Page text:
I haven't thought this through. It just bums me out a little to replace the switch with something that still has imho unnecessary verbosity.

_______________________________________________
swift-evolution mailing list
swift-evolution@swift.org <mailto:swift-evolution@swift.org>
https://lists.swift.org/mailman/listinfo/swift-evolution

_______________________________________________
swift-evolution mailing list
swift-evolution@swift.org
https://lists.swift.org/mailman/listinfo/swift-evolution


(Thorsten Seitz) #8

I definitely see the point against dictionaries but I’m afraid of the actual pattern matching in "cases".

match(1) {
    case 1, 3: 10
    case 2, 4: 20
    default: 30
}

// with "cases"

match(1) { cases
    1, 3: 10,
    2, 4: 20,
    default: 30
}

// it is very hard to disambiguate between pattern and return value even though for the compiler it could be doable
match(1) { cases
    1, 3: 10, 2, 4: 20, default: 30
}

There should be a more visible distinction between two "case-item-map"

That's why I am against "cases". The visual distinction is nicely provided by "case". No need for something else IMO.

-Thorsten

···

Am 04.02.2016 um 19:31 schrieb Maximilian Hünenberger via swift-evolution <swift-evolution@swift.org>:

like "|". But we have to consider "expression-patterns" where operators (like "|") are ambiguous.

- Maximilian

Am 04.02.2016 um 18:48 schrieb Paul Ossenbruggen <possen@gmail.com>:

That is a good point and I forgot about that. There are frequent cases where what I am dealing with is not hashable and it is generally a lot of work to make it hashable, including adding a heading function which if done wrong, can lead to errors.

Sent from my iPhone

On Feb 4, 2016, at 8:38 AM, Charles Constant via swift-evolution <swift-evolution@swift.org> wrote:

I still vote for keeping "cases"

I see it as a replacement for dictionary literal "pattern matching":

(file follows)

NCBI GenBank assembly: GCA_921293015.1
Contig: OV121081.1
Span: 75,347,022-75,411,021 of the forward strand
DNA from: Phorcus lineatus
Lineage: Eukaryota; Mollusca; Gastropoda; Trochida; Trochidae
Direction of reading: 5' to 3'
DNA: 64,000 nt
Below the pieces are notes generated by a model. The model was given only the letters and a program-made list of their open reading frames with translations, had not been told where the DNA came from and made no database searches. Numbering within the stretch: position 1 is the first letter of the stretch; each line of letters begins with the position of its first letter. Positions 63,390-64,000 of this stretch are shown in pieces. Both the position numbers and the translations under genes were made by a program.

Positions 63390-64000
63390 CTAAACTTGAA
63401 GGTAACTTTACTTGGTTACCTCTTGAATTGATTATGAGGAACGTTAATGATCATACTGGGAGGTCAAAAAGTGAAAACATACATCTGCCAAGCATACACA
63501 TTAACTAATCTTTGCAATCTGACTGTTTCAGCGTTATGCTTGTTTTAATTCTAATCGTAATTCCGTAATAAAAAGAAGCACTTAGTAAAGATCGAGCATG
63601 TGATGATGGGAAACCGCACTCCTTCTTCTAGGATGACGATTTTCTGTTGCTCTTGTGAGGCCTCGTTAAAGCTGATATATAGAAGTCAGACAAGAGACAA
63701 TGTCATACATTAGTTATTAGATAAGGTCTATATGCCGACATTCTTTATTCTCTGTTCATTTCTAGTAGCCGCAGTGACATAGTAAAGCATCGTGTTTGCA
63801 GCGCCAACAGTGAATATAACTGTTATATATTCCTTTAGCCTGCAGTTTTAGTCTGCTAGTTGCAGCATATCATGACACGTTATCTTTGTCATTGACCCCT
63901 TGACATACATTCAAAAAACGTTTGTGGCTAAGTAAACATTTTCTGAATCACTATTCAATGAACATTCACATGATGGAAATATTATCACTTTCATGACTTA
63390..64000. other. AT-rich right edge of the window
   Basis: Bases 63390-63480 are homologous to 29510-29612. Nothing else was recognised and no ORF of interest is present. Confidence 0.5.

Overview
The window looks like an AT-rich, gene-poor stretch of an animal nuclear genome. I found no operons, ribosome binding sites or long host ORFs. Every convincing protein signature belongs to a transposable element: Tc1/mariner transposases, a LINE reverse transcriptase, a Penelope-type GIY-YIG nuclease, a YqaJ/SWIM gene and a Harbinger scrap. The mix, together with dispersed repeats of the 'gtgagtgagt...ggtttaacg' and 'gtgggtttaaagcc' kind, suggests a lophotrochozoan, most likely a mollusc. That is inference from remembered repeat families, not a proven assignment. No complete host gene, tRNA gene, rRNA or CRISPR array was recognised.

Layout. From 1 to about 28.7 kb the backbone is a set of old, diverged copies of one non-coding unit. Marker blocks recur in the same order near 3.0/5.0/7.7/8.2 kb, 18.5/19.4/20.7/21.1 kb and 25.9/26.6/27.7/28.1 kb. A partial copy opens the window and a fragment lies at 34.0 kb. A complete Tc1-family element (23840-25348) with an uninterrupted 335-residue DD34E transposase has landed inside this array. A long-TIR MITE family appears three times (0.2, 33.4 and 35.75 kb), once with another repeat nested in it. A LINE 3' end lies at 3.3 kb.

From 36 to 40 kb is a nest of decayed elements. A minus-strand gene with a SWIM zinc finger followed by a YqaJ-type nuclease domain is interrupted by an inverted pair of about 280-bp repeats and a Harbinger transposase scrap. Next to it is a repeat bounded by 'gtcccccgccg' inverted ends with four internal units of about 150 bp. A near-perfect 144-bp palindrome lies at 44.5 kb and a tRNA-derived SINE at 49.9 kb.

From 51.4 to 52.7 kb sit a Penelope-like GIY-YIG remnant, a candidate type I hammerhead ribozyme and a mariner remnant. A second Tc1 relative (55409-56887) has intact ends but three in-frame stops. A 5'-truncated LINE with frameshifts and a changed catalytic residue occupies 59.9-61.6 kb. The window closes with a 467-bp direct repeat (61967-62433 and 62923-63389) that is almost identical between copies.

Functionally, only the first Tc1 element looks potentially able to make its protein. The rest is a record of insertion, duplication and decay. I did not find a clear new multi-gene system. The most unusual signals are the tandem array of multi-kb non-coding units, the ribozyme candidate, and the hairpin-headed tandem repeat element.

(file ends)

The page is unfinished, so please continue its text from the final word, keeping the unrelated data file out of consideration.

[1 : "one", 2 : "two", 3 : "three"][1] ?? "undefined"

A dictionary needs keys that are Hashable. A dictionary produces an optional. We've discussed this, and more, earlier in the thread.

Even though it would be nice to have but I don’t think that I would use it frequently.

Granted, it's a bit ugly, but given the choice, I would pick "cases" over "case case case case ..." every time.

In addition, to be more consistent with "case", "cases" would introduce pattern matching which doesn’t seem right with this concise syntax.

I haven't thought this through. It just bums me out a little to replace the switch with something that still has imho unnecessary verbosity.

_______________________________________________
swift-evolution mailing list
swift-evolution@swift.org
https://lists.swift.org/mailman/listinfo/swift-evolution

_______________________________________________
swift-evolution mailing list
swift-evolution@swift.org
https://lists.swift.org/mailman/listinfo/swift-evolution


#9

To what extend should pattern matching be used in "cases"?

Can there be value bindings? The current grammar says "pattern" which means:
pattern → wildcard-pattern <https://developer.apple.com/library/ios/documentation/Swift/Conceptual/Swift_Programming_Language/Patterns.html#//apple_ref/swift/grammar/wildcard-pattern>­type-annotation <https://developer.apple.com/library/ios/documentation/Swift/Conceptual/Swift_Programming_Language/Types.html#//apple_ref/swift/grammar/type-annotation>­opt­